All-time records were set at 42 Texas weather stations last month and meteorologists say this winter is on track to be the warmest on record.
No, you weren’t imagining it. Last month was the warmest February on record in Texas and the winter so far is a “virtual tie” for the 1907 record, according to the state climatologist. The average temperature was 57.3 degrees Fahrenheit, almost eight degrees higher than the historical average going back to 1895.
The warmer weather, most evident by balmy midday temperatures, led to the early blooming of wildflowers. It also prompted Texas farmers to plant corn and wheat ahead of schedule and put fire departments in West Texas and the Panhandle on high alert for fire danger.
At least 42 weather stations in Texas broke all-time temperature records in February. Nine of those have records for more than 100 years, according to John Nielsen-Gammon, the state climatologist and a professor at Texas A&M’s department of atmospheric sciences. Temperatures in Houston didn’t drop to the 30s for the first time since 1950. The lowest temperature was 40 degrees Fahrenheit on February 16. At Camp Mabry and Austin-Bergstrom International Airport, average temperatures for February were 2.2 and 1.6 degrees warmer than average, respectively.
Overall, Texas experienced a warm winter. The gauge at Austin-Bergstrom, for instance, recorded 26 days with temperatures 80 degrees Fahrenheit or more this winter. The previous record was 16. Houston and Dallas-Ft Worth also experienced the warmest winter ever, with temperatures 3.7 and 0.6 degrees higher than the average, respectively.
Across the eastern half of the United States too, temperatures have been so unseasonably warm that April flowers started to bloom in February. In fact, the iconic cherry blossoms in Washington, D.C. are projected to bloom a full two weeks ahead of average blossom time. Chicago, for the first time in 146 years, had a January and February without any snow cover. And the ice cover over the Great Lakes is nearing record lows, forcing ice rinks to close early.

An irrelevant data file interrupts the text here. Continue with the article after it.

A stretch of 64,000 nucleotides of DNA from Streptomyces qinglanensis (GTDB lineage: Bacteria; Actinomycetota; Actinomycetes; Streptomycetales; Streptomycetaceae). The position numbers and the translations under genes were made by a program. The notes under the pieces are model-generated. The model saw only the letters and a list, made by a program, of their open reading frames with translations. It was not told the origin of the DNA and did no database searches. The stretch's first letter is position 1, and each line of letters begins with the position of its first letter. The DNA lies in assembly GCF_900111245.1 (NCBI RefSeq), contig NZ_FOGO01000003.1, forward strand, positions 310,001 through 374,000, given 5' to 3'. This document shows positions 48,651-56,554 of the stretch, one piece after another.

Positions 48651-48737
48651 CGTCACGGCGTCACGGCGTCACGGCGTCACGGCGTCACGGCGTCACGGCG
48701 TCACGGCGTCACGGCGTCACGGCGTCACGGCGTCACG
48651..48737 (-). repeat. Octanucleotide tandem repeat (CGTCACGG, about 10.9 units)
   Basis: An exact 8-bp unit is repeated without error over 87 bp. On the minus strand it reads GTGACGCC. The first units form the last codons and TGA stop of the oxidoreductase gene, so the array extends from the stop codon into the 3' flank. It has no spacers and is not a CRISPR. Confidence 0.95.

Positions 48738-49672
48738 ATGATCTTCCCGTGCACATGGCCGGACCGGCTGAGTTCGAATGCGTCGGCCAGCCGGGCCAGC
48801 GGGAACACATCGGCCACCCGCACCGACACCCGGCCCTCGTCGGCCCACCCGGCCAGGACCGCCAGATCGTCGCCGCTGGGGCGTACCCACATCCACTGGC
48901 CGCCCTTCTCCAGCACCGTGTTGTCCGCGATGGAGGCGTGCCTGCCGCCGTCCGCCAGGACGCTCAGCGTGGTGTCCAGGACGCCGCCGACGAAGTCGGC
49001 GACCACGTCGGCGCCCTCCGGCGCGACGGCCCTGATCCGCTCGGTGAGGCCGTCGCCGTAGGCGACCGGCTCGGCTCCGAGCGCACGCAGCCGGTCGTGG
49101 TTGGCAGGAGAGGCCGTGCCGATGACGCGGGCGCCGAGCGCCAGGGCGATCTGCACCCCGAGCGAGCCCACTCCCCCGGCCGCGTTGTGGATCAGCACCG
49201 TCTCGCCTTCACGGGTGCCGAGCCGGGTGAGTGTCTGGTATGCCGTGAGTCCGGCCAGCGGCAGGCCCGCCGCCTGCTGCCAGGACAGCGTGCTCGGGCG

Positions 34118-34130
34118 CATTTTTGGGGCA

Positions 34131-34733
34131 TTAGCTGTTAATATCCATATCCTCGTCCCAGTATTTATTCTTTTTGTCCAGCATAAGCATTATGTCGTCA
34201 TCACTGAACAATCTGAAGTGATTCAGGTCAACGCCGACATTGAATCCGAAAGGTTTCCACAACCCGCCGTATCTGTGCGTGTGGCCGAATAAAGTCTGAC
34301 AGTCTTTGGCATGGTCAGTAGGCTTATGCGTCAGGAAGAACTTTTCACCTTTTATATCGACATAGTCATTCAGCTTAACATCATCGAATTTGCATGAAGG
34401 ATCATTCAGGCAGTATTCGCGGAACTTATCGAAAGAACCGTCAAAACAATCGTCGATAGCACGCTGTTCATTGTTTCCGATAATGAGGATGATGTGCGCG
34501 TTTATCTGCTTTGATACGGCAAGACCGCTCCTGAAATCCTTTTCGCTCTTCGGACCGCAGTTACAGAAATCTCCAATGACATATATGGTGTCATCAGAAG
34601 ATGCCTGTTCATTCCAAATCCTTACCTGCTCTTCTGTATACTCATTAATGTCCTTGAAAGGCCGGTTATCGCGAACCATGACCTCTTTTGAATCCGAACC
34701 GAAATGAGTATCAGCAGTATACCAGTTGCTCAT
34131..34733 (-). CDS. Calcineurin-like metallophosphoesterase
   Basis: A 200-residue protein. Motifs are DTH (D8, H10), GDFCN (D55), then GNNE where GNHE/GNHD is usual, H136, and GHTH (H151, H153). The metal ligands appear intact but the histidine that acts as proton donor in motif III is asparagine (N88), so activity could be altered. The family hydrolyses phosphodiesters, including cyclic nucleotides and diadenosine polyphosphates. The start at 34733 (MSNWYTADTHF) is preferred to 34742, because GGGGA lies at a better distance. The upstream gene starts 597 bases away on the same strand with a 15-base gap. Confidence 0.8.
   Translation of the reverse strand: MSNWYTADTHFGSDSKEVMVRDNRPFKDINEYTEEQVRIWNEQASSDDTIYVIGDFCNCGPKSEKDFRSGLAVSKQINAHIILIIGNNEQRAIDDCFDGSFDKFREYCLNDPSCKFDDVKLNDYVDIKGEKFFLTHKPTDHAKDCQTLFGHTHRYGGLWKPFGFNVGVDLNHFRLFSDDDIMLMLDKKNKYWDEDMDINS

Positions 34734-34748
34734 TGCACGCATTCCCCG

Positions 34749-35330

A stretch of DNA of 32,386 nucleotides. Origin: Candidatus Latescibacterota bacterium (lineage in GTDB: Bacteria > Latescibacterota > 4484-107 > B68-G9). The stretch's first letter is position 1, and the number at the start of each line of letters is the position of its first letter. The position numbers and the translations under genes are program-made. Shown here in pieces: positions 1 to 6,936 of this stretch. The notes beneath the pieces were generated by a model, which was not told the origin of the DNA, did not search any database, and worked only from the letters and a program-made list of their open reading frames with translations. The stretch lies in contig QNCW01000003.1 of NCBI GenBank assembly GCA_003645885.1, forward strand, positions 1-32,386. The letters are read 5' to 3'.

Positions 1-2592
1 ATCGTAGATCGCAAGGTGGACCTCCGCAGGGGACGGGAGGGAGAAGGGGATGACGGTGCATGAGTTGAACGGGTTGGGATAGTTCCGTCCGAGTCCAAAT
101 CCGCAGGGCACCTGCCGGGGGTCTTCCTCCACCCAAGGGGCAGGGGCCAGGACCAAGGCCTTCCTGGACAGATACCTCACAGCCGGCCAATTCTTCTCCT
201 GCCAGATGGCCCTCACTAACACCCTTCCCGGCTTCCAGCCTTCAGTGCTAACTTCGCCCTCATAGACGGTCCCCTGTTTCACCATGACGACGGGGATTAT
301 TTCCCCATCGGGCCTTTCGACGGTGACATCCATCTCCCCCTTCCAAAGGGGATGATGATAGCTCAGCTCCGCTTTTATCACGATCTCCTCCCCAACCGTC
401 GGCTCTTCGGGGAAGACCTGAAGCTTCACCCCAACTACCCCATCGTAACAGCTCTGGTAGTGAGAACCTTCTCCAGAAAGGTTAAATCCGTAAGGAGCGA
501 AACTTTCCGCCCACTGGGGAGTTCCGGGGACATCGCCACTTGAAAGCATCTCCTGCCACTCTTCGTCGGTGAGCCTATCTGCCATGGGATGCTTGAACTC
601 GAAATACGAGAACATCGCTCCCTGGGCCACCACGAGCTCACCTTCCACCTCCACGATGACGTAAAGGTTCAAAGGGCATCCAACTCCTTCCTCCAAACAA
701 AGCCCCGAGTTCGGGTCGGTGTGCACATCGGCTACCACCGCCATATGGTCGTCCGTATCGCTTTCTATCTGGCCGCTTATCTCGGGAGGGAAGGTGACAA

“Mostly weather patterns weren’t predicted to produce exceptionally warm weather, but it happened to work out that way,” said Nielsen-Gammon, the state climatologist and a professor at Texas A&M’s department of atmospheric sciences.
Nielsen-Gammon said that the warmer temperatures were “mostly random,” but was likely influenced by La Niña, the weather pattern that creates hotter and drier conditions in Texas, and the overall global warming trend, a result of climate change.
La Niña is part of an alternating oceanic weather cycle that has extraordinary influence over weather patterns in North America. Typically, El Niño, which has the opposite effect of La Niña, brings cooler and wetter conditions to Texas. It was a welcome reprieve after the record drought in 2012. In mid-2016, meteorologists began to see the cycle shift back to a weak La Niña. That change likely led to higher temperatures in February.
Adding fuel to the fire is climate change. Although attribution studies will need to be conducted to prove climate change’s role in the unusually warm weather last month, Nielsen-Gammon said it increased the likelihood of temperatures records being broken.
Nielsen-Gammon said the higher temperatures in February provide no clues about the weather over the summer. Weather patterns that affect Texas winter temperatures are completely different from those that affect us during the summertime, he said, and people shouldn’t take a warm February to mean scorching temperatures over the summer.